This Jason Chaffetz Photo Proves He Still Doesn't Understand Poverty

July 25th 2017

Ethan Simon

Jason Chaffetz has a vendetta against iPhones. Either that, or he's demonizing the poor for political gain, again.

Chaffetz is a former Utah Republican congressman who recently left Congress to pursue a higher-paying job as a Fox News contributor. Apparently, he's gearing up for his new job with his latest Instagram post.

On his Instagram Tuesday, Chaffetz posted the following photo:


NYC Times Sq 6:53am streaming video on a phone

A post shared by Jason Chaffetz (@jasoninthehouse) on

It included a simple caption: "NYC Times Sq 6:53 am streaming video on a phone." The implication appears to be that this homeless person ought not have a cell phone.

The backlash was swift and biting on the social media platform. People were quick to criticize the post with very candid comments:

Jason Chaffetz Instagram

Chaffetz attempted to clarify the post in a comment he posted on the picture, writing, "I posted this pic to make people think. I stated just the facts. It is sad and I want to help, but the decades old 'war on poverty' is not working. As a conservative we must address these issues with compassion, open minds, innovative solutions, and a true desire to help. Liberals can yell and scream but they are not working to solve the problem. Conservatives, let's take a deep breath and help those in need help themselves."

To this one person responded with the following comment: "thecombatnurse@jasoninthehouse you posted this pic to cultivate hatred of the poor, which is why you're a perfect fit at Fox News."

It's not the first time he's shamed poor people for using smartphones.

In March, he caught a lot of heat for alleging that low-income Americans are choosing iPhones over their own health care. In a conversation with CNN's Alysin Camerota, he said, "Americans have choices, and they've got to make a choice. So rather than getting that new iPhone that they just love and want to go spend hundreds of dollars on that, maybe they should invest in their own health care."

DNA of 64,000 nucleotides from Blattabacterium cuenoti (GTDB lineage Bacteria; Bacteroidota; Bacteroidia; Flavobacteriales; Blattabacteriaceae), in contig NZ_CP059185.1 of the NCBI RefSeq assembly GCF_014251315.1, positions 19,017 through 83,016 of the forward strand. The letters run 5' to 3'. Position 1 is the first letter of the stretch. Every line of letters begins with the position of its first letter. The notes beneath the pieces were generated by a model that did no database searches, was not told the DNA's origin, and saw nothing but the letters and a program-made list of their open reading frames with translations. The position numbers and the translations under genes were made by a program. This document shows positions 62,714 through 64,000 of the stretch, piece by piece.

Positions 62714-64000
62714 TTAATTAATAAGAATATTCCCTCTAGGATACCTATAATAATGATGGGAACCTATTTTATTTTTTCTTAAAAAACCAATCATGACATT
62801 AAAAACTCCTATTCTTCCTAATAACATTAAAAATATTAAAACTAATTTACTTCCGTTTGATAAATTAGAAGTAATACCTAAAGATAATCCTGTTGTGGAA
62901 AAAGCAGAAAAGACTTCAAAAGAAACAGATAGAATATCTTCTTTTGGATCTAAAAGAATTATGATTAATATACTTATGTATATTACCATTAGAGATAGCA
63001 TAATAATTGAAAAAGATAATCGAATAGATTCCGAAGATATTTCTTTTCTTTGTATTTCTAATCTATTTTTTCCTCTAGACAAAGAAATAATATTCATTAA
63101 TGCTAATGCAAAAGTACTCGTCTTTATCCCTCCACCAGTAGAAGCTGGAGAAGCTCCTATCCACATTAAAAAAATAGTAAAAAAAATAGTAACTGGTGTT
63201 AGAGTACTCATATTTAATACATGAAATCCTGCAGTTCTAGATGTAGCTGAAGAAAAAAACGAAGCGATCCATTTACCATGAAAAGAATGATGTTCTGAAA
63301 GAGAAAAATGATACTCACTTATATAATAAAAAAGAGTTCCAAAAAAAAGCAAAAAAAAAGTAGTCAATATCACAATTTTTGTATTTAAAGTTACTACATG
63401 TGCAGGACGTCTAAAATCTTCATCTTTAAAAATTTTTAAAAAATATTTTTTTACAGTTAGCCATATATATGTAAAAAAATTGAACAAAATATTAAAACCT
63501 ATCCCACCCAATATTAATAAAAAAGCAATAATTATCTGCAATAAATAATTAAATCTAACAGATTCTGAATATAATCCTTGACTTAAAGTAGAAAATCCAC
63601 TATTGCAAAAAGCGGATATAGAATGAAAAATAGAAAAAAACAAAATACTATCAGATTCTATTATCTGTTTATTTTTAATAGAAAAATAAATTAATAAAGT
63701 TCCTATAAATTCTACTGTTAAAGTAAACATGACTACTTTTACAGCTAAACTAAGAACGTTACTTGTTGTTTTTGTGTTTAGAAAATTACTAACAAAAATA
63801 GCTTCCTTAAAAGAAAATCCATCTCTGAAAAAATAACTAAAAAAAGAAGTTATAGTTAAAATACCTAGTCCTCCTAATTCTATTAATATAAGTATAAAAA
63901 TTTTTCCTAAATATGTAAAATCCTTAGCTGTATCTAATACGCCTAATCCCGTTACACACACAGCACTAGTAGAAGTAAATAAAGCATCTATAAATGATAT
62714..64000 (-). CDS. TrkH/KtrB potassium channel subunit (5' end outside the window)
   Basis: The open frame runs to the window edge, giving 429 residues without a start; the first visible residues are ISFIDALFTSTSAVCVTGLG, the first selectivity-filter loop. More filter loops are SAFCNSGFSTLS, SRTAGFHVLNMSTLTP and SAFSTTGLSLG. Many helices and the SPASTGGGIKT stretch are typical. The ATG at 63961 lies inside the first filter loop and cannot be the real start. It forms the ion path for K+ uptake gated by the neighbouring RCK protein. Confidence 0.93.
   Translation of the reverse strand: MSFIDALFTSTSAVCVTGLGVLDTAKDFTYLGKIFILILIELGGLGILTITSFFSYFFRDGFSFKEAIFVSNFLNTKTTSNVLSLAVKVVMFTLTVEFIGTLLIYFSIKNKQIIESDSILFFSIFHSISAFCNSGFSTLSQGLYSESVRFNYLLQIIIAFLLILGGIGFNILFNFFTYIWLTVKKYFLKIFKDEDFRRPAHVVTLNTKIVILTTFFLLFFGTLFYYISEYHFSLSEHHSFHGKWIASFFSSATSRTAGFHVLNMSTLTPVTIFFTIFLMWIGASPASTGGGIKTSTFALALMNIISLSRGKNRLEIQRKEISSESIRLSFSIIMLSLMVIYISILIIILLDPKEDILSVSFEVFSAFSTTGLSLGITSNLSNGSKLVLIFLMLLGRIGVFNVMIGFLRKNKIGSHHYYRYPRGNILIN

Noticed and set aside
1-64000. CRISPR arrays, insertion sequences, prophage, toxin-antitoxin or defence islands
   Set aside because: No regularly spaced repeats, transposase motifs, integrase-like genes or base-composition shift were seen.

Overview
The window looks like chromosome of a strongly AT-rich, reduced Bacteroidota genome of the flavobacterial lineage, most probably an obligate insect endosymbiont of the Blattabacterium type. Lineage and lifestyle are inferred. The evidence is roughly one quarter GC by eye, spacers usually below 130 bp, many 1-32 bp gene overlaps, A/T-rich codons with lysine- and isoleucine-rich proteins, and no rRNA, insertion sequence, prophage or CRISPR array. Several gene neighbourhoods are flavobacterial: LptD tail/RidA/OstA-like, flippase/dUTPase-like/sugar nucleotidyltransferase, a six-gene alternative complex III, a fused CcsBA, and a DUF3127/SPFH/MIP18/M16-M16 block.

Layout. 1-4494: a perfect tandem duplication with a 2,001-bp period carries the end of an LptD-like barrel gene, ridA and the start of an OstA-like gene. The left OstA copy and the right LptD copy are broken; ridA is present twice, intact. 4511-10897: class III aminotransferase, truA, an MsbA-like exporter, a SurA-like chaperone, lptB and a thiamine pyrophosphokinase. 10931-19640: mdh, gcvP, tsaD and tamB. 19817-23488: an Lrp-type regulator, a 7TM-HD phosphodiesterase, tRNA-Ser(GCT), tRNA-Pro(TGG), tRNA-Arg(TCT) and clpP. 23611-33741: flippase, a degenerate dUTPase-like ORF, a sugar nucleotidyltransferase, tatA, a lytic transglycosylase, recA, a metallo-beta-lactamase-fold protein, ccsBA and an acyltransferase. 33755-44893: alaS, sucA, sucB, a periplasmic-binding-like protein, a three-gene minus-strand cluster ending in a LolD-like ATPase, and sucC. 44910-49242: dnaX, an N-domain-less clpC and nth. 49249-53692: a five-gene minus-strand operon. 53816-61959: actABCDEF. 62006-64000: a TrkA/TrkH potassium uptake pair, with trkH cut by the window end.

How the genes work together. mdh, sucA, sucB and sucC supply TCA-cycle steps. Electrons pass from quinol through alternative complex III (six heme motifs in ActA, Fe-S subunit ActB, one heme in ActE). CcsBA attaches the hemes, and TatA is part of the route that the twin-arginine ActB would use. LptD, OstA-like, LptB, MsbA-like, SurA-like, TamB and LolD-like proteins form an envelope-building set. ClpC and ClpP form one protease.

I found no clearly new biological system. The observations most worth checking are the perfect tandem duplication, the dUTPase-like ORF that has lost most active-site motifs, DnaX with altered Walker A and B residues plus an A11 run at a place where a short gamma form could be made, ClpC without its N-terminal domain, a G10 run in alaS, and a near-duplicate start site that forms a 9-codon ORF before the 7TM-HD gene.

Of course, health care costs a lot more than a phone.

According to the Washington Post, the most expensive iPhone only comes to $800, while "[c]onversely, a year of individual insurance coverage on the open market will run you about $393 per month, or $4,617 per year."

But wait, there's more.

Chaffetz, who upon leaving the House of Representatives, claimed that representatives ought to get a stipend to pay for housing in the D.C. area. "I really do believe Congress would be much better served if there was a housing allowance for members of Congress. In today’s climate, nobody’s going to suggest or vote for a pay raise. But you shouldn’t have to be among the wealthiest of Americans to serve properly in Congress," he said in an interview with The Hill.

That's right, he actually supports housing assistance — for members of Congress, that is. There's some merit to the idea that there shouldn't be a monetary barrier to entry for citizens who want to serve in Congress.

Perhaps, most importantly, smartphones aren't a luxury.

It's a crucial rung on the ladder out of poverty. Cell phones are a portal to the outside world. For many low-income Americans — particularly, those without homes — a smartphone represents their only internet connection. However, these phones are not luxuries — rather they're necessary tools in our modern economy. The reality is that in 2017, an internet-enabled phone is probably the best tool one could buy for finding — and keeping — a job.